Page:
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DOE looking to helped disabled people discharge federal student loan debt

On Behalf of | Apr 15, 2016 | Social Security Disability, social security disability 1 | 0 comments

There is no question that one of the biggest financial burdens facing people of all ages is student loan debt. Indeed, most people see a substantial portion of their employment income go toward paying down their outstanding education loans on a monthly basis.

As challenging as it can be to manage student loan payments while employed, consider the reality for disabled individuals who cannot pursue any type of meaningful employment and are in constant danger of defaulting. 

The good news for individuals in these situations is that they have viable debt relief options at their disposal thanks to President Obama’s Student Aid Bill of Rights, which for the last four years has allowed individuals classified by the Social Security Administration as being totally and permanently disabled to use this designation to apply for a discharge of their federal student loans.

As wonderful an idea as this is, the reality is that very few people have actually taken advantage of it. Indeed, the Obama Administration recently directed the Department of Education to take more aggressive measures to change this reality.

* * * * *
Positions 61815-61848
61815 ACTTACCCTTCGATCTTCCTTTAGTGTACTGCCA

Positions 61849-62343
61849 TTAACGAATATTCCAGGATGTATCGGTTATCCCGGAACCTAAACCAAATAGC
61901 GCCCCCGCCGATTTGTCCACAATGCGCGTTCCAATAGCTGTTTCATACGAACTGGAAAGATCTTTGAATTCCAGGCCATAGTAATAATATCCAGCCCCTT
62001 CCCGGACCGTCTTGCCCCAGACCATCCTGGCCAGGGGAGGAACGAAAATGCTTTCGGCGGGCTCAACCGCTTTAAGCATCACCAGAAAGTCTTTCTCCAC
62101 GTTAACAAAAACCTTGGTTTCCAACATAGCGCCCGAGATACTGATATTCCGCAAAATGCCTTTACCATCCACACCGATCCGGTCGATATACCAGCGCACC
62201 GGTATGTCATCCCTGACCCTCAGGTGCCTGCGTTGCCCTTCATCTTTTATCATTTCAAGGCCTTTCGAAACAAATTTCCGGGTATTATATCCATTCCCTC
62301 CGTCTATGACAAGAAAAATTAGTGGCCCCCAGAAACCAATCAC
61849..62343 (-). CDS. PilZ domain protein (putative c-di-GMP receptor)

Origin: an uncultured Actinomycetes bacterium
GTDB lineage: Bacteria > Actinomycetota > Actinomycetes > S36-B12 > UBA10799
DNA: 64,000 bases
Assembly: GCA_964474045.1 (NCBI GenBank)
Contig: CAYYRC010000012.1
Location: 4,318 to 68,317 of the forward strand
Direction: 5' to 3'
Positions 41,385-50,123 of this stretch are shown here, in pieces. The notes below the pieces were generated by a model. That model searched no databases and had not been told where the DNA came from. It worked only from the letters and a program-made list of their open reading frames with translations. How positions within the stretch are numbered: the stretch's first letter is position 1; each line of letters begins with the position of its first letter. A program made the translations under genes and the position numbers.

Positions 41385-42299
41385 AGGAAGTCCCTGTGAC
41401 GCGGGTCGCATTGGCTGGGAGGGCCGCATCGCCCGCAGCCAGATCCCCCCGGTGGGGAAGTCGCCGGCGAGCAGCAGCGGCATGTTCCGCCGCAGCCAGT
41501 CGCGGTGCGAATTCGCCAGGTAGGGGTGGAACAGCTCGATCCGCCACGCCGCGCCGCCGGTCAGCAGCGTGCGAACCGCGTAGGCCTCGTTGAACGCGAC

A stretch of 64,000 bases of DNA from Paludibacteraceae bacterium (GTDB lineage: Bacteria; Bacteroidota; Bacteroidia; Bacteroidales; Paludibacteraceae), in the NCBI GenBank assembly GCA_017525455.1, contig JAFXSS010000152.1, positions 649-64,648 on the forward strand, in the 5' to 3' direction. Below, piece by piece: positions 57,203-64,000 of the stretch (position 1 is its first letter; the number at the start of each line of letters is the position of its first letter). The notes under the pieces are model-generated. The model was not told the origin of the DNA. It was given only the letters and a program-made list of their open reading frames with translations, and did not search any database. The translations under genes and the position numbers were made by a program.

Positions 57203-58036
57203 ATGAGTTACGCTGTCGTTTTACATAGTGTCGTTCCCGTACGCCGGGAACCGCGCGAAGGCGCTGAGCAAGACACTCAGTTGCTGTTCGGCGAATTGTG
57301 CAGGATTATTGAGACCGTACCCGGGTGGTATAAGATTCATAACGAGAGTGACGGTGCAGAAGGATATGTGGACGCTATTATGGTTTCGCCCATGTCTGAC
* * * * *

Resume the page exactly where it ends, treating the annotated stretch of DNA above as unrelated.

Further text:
To that end officials with the Department of Education have been working alongside officials from the Social Security Administration to identify those people receiving disability benefits who have been designated “Medical Improvement Not Expected,” meaning those individuals eligible for a discharge of their student loan debt.

To date, they have identified 387,000 people with $7.7 billion in student loans who fit this criteria, roughly 179,000 of whom are currently in default and could see their SSD benefits garnished.

Starting next Monday and over the course of the next 16 weeks, the Department of Education will mail letters to these 387,000 disabled student loan borrowers informing them of the simplified steps they can complete to receive a discharge. Follow-up letters will be mailed within 120 days.

Here’s hoping that people choose to take advantage of this tremendous opportunity.


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